Industry Desk: Iranian state television claimed at least 80 “American terrorists” were killed in attacks involving 15 missiles, adding that none of the missiles were intercepted. The claim could not be independently verified and the state television did not provide evidence of how it obtained that information.
Citing a senior Revolutionary Guards Corps source, the state television also said Iran had 100 other targets in the region in its sights if Washington took any retaliatory measures. It also said US helicopters and military equipment were “severely damaged”.
There was no immediate comment by US officials. Earlier, a US official speaking on condition of anonymity told The Associated Press news agency there were “few, if any” casualties.
Meanwhile, the Danish armed forces said in a Twitter post no Danish soldiers were wounded or killed in the missile strike on the Al-Asad airbase. Denmark has about 130 soldiers at the base as part of the international coalition fighting the Islamic State of Iraq and the Levant (ISIL or ISIS) armed group.
In a statement soon after the launch of the missile launches, Iran warned US allies in the region including Israel that they too would be attacked if they allowed their countries to be used for attacking Iran.
Iranian television reported a senior official in the Iranian supreme leader’s office said the missile attacks were the “weakest” of several retaliation scenarios. The Pentagon meanwhile confirmed more than a dozen missiles had been launched against US military and coalition forces in Iraq, adding that the missiles had come from Iran.
“We are working on initial battle damage assessments,” Pentagon spokesman Jonathan Hoffman said in a statement. “We will all take all necessary measures to protect and defend US personnel, partners and allies in the region.”
US Secretary of State Mike Pompeo and Defense Secretary Mark Esper arrived at the White House late yesterday, and an official said Trump had been briefed on the attacks and was monitoring the situation closely.
Hours earlier, Esper said the US should anticipate a response from Iran for the killing on Friday of Soleimani, the head of the elite Quds Force who was assassinated in a US drone strike near Baghdad’s international airport, alongside Iraqi paramilitary commander Abu Mahdi al-Muhandis and several others.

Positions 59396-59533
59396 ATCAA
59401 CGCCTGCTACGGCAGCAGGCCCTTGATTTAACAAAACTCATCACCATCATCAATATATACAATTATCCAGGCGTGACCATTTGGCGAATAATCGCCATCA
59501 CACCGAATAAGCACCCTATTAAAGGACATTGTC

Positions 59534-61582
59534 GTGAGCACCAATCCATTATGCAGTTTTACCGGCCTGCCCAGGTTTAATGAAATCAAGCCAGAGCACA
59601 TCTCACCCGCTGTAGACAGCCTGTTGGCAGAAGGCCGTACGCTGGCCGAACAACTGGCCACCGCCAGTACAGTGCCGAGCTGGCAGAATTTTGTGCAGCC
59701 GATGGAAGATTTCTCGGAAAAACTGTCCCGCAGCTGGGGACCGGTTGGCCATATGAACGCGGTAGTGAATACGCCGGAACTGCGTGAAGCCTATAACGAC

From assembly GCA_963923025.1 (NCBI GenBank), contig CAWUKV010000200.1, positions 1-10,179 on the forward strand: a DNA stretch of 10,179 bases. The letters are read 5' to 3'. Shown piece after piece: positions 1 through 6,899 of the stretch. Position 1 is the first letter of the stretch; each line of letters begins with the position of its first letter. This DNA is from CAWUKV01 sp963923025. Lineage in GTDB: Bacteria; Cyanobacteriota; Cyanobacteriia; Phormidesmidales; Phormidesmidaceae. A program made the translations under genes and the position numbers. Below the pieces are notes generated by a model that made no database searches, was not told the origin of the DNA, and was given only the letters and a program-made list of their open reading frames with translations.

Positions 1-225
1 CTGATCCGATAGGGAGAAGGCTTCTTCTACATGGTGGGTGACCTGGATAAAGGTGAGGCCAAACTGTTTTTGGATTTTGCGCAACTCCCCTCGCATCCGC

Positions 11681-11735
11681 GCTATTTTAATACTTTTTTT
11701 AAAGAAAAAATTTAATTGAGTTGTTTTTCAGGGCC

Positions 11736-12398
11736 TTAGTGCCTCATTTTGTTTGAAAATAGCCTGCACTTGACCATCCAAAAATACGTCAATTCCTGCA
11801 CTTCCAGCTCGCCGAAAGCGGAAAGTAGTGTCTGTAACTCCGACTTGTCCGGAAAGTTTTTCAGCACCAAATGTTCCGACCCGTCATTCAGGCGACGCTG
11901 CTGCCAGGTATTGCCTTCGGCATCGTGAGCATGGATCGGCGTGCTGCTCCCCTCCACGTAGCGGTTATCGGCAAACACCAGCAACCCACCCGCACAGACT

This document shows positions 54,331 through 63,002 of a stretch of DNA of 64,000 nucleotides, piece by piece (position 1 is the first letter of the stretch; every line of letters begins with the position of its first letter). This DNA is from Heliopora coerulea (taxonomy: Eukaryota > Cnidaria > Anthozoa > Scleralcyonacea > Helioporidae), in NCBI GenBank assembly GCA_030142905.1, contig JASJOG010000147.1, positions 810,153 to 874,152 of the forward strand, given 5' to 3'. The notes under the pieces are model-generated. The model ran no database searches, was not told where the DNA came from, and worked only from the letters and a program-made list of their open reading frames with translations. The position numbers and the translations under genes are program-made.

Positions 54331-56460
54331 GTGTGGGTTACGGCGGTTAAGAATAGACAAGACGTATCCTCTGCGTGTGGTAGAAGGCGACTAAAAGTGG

“I think we should expect that they will retaliate in some way, shape or form,” he told a news briefing at the Pentagon, adding that such retaliation could be through Iran-backed proxy groups outside of Iran or “by their own hand.”
“We’re prepared for any contingency. And then we will respond appropriately to whatever they do.”
House Speaker Nancy Pelosi, a Democrat, earlier warned the US and the world could not afford to go to war.
Ismael Alsodani, a retired Brigadier General and former Iraqi defence attache to the US told Al Jazeera, Iran’s response was calibrated to reflect the seriousness of the Soleimani attack.
“Killing Soleimani was an insult from the Americans to the Iranians,” Alsodani said. “They are compelled to retaliate in a way where the target will be the same size and scale of killing Soleimani. I don’t think this will be the only retaliation.”
Prompted by the strong public backlash for Soleimani’s killing on Iraqi soil, legislators in Iraq voted on Sunday to demand the removal of all foreign forces from the country.
More than 5,000 US troops remain in the country along with other foreign forces as part of a coalition that has trained and supported Iraqi security forces against the threat from the Islamic State in Iraq and the Levant (ISIL or ISIS).
“The worst expectation that Iraq had, that it will again become a theatre of confrontation between world powers seems to be coming true again tonight, as Iraq was the place where the US chose to take out Soleimani and Iraq again is the place where the Iranians chose to attack US forces,” Al Jazeera’s Bin Javaid said.
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